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Antibiotic Resistance Could Take Us Back To the ‘Dark Ages’

A human neutrophil interacting with Klebsiella pneumoniae (pink), a multidrug–resistant bacterium that causes severe hospital infections. Credit: NIAID

It has been 30 years since a new class of antibiotic became available. And resistance has developed to all those that do exist.

Last week, the Chief Medical Officer for England, Prof Dame Sally Davies, went as far as to say we were “at risk of putting medicine back in the dark ages” – but why has this happened?

Antibiotics are very effective at killing most, but not all, bacteria. Some bacteria acquire genes that protect them from the drug’s attack. They survive treatment and reproduce themselves, spreading the key genes more widely so the drug becomes ever less effective.

If somebody is infected by these drug-resistant bacteria, then it can become harder to deploy antibiotics to treat them successfully. At present other types of antibiotic might do the trick but the options are starting to narrow as bacteria develop the ability to block more than one drug.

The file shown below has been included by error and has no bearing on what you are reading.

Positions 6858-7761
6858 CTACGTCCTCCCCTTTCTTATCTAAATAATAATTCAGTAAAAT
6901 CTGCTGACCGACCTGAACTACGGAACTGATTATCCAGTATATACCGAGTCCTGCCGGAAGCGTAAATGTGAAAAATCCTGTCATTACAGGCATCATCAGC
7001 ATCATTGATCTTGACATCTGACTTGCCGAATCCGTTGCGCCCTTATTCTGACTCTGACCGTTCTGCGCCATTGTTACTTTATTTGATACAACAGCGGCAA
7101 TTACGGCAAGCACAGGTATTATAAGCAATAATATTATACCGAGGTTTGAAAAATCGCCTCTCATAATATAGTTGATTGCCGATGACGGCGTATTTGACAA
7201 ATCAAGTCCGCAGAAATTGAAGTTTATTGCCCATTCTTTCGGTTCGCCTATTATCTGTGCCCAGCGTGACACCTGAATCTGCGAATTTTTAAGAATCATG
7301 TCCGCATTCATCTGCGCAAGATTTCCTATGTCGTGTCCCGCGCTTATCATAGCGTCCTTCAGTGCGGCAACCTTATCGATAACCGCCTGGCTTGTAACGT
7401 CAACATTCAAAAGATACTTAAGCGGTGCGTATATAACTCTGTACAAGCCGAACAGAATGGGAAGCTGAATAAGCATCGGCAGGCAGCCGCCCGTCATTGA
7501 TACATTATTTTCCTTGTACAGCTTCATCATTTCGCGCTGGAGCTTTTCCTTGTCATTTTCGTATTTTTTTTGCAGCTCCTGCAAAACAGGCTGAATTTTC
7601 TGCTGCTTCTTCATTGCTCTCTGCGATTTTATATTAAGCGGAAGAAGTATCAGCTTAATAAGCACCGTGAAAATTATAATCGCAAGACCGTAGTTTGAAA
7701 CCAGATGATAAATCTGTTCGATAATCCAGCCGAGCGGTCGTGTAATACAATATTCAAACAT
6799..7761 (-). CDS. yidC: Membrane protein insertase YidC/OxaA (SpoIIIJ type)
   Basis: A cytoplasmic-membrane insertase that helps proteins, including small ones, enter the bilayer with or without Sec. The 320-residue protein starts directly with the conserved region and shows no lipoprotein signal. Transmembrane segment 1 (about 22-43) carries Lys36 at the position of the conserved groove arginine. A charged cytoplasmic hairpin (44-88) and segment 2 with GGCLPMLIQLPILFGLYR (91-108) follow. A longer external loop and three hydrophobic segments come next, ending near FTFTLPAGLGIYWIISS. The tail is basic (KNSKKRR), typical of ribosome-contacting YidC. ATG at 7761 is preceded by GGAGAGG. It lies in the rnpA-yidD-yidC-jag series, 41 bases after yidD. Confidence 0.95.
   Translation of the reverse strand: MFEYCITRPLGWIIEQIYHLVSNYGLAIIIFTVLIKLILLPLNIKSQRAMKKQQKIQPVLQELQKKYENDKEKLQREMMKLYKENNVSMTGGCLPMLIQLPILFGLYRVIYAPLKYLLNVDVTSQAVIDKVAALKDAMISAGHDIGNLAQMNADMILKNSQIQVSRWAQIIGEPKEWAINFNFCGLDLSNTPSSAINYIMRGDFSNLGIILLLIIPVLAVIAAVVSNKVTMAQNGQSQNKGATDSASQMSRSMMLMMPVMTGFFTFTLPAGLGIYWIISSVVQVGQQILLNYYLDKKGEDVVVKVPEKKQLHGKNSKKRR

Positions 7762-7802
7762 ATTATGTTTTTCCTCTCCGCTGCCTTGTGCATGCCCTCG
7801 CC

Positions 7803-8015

• There has been a 35% increase in antibiotic-resistant blood infections in England in the past 4 years
  • Without effective antibiotics, life-threatening infections linked to operations such as hip replacements and Caesarean sections could increase
  • Research suggests 38% of people expect to be prescribed antibiotics when they go to the doctor
  • One of the biggest global concerns regarding antibiotics is over multidrug-resistant tuberculosis (MDR-TB)
  • Second-line drugs can treat and cure MDR-TB, but can mean that patients have to undergo up to two years of chemotherapy involving costly and toxic medicines
MDR TB occurs when a Mycobacterium tuberculosis strain is resistant to isoniazid and rifampin, two of the most powerful first-line drugs. To cure MDR TB, healthcare providers must turn to a combination of second-line drugs, several of which are shown here. Second-line drugs may have more side effects, the treatment may last much longer, and the cost may be up to 100 times more than first-line therapy. MDR TB strains can also grow resistant to second-line drugs, further complicating treatment. Credit: NIAID

Read more at BBC News

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